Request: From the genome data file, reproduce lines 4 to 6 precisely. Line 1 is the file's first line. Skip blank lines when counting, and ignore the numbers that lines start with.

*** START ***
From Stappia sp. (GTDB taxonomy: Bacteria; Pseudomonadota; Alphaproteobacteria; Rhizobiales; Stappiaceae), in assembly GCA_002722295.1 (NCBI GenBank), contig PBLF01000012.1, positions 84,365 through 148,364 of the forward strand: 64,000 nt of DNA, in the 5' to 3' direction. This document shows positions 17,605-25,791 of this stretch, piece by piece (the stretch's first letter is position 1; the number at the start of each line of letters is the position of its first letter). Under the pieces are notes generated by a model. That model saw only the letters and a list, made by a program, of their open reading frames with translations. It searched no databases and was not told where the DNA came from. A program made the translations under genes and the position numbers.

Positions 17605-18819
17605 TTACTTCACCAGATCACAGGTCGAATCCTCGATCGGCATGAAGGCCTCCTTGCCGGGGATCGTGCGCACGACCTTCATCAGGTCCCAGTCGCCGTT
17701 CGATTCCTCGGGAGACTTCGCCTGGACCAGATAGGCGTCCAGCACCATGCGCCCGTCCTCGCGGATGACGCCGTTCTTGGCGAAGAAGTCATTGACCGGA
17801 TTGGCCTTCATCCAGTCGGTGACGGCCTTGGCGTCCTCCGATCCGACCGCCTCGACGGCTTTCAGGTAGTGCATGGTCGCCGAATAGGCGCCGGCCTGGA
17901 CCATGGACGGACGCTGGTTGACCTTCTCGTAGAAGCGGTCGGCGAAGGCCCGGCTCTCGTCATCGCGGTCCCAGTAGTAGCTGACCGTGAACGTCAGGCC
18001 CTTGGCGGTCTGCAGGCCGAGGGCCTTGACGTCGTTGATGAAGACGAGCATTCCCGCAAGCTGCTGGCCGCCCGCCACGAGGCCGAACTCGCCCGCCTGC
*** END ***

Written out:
17701 CGATTCCTCGGGAGACTTCGCCTGGACCAGATAGGCGTCCAGCACCATGCGCCCGTCCTCGCGGATGACGCCGTTCTTGGCGAAGAAGTCATTGACCGGA
17801 TTGGCCTTCATCCAGTCGGTGACGGCCTTGGCGTCCTCCGATCCGACCGCCTCGACGGCTTTCAGGTAGTGCATGGTCGCCGAATAGGCGCCGGCCTGGA
17901 CCATGGACGGACGCTGGTTGACCTTCTCGTAGAAGCGGTCGGCGAAGGCCCGGCTCTCGTCATCGCGGTCCCAGTAGTAGCTGACCGTGAACGTCAGGCC